Updated: May 30
This is one of a very few dishes that I never get tired of. Unlike Kimchi, a typical staple dish that never leaves the Korean dinner table, this zucchini stir-fry is so simple to make, yet so versatile that it goes with many main dishes irrespective of your culinary heritage. Perhaps the secret of this versatility resides in the fact that this recipe brings out the sweetness of zucchini and complements it with a subtle spicy kick.
This zucchini stir-fry is a traditional Korean side dish that accompanies cooked rice. In fact, I inherited this recipe from my mother and this dish always reminds me of my childhood in Korea. But I had success in pairing it with bagels, pasta, and soba noodles, to name a few. I hope that you will try my recipe and re-purpose it to your liking. Possibilities are endless.
Ingredients for 4-6 servings
Quarter a sweet onion (thinly sliced)
Three medium zucchinis (thinly sliced in half-moon shapes)
1 tsp salt
1/2 tsp of red pepper powder
1/2 tsp of freshly chopped garlic
1/2 tsp of freshly chopped ginger or ginger powder
The first thing to do is to prepare for zucchini. You will need to remove excess water from it by salting and draining it ahead of time. Without this step, you can easily end up with a soupy stir-fry. Who wants that? Cut a zucchini lengthwise first and slice each half piece thinly in half-moon shapes. Set up a colander over an empty bowl and put the half-moon zucchini in the colander. Add salt to the sliced zucchini and mix it well. Due to the osmosis, water will come out of the zucchini and be collected into the bowl below the colander. Leave the salted zucchini for at least half an hour before cooking. While waiting for the zucchini to become seasoned, you can prepare for onions and garlic.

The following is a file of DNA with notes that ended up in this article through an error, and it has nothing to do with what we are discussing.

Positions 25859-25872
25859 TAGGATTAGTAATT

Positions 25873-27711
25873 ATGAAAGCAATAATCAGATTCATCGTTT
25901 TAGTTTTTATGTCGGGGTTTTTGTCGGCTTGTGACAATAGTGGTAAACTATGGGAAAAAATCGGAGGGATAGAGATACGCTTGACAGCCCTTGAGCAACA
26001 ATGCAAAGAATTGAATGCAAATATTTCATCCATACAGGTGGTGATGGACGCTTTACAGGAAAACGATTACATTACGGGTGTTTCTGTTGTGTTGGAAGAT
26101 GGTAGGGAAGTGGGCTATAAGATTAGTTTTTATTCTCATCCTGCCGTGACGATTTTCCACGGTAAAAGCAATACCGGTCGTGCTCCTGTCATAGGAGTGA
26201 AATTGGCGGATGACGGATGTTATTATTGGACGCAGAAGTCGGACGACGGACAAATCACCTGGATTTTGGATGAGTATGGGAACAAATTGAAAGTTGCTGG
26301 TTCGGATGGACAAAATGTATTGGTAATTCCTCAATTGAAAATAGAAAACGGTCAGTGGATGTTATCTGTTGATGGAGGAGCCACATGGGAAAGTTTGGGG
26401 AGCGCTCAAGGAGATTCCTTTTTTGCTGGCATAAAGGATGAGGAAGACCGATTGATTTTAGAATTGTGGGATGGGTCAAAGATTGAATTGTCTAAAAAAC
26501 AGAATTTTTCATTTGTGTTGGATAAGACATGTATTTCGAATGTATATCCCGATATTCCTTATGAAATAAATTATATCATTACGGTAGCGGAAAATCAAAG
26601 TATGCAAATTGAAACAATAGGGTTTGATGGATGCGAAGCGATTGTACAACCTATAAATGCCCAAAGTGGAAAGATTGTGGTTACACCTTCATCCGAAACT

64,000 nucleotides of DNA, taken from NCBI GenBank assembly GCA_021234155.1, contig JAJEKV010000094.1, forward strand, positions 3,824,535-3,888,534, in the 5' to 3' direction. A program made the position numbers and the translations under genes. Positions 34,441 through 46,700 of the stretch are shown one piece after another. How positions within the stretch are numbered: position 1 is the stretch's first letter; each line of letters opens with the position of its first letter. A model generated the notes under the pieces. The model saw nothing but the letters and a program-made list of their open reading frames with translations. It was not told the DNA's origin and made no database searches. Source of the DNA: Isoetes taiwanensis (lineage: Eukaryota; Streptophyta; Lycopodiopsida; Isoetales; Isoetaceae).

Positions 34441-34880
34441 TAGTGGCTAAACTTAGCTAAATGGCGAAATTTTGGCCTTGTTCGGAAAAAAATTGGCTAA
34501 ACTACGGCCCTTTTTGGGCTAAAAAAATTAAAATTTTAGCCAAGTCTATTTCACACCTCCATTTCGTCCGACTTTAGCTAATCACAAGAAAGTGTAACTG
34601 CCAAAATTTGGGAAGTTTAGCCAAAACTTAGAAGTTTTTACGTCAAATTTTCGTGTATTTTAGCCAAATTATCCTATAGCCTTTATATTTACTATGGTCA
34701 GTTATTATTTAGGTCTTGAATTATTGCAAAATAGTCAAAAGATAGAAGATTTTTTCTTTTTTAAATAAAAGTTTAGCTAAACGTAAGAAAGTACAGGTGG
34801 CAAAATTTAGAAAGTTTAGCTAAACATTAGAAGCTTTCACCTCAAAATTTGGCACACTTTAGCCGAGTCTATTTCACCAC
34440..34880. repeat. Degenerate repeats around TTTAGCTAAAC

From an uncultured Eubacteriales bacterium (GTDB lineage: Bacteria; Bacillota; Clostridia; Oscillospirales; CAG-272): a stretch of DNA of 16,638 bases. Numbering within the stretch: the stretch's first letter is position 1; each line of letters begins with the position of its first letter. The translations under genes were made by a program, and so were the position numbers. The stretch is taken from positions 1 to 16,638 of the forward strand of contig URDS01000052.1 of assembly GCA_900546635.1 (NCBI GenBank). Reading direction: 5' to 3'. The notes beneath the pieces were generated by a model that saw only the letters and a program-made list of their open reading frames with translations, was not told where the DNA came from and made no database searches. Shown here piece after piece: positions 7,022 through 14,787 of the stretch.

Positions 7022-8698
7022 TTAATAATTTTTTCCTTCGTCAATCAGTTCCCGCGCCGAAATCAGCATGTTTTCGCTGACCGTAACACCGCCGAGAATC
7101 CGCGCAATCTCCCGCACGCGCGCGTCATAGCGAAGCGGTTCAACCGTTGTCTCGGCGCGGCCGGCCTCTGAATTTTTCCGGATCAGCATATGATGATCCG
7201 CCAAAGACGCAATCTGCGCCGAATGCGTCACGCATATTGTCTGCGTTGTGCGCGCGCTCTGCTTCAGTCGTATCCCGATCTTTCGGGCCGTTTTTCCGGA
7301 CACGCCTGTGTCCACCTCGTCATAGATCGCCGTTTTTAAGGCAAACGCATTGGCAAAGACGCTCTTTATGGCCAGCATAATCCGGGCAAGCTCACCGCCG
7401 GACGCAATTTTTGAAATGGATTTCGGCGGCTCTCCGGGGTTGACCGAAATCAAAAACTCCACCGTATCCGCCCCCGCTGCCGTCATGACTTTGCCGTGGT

When you notice some zucchini water collected in the bowl, you are ready to roll now. Heat up a stir-fry pan over a medium high heat with a teaspoon of canola oil on the pan.
Once the pan is hot enough, stir-fry the sliced onion first. When they become somewhat translucent, add the drained zucchinis to the pan. Stir-fry them for a couple of minutes. Sprinkle some red pepper powder on top of the zucchinis and continue to stir-fry them to create spicy oil. Once they become soft enough, taste some and season them further with salt to your taste if necessary.
When the cooked zucchinis are soft enough but not mushy, turn off the heat, add the chopped garlic and ginger to the pan, and mix everything well.
Now you can serve this dish with cooked rice or noodles. Any leftover can be refrigerated for up to 5 days. I usually cook this dish in a big batch and use its leftover to fix quick meals such as bagel sandwiches, soba noodles, and pasta. Let me know what other creative ways you have found to make the best use of this tasty dish.
Just to give you some idea about how this side dish can be served in a typical Korean meal, I took this picture of my dinner tonight. In the first row, multi-grain rice (left) and fermented soybean soup (a Korean version of miso soup; right) are shown. In the second row, Kimchi (right) and a plate of side dishes (roasted seaweed, zucchini, and mung bean sprouts in a clockwise rotation). They are the topics of my future posts. Stay tuned...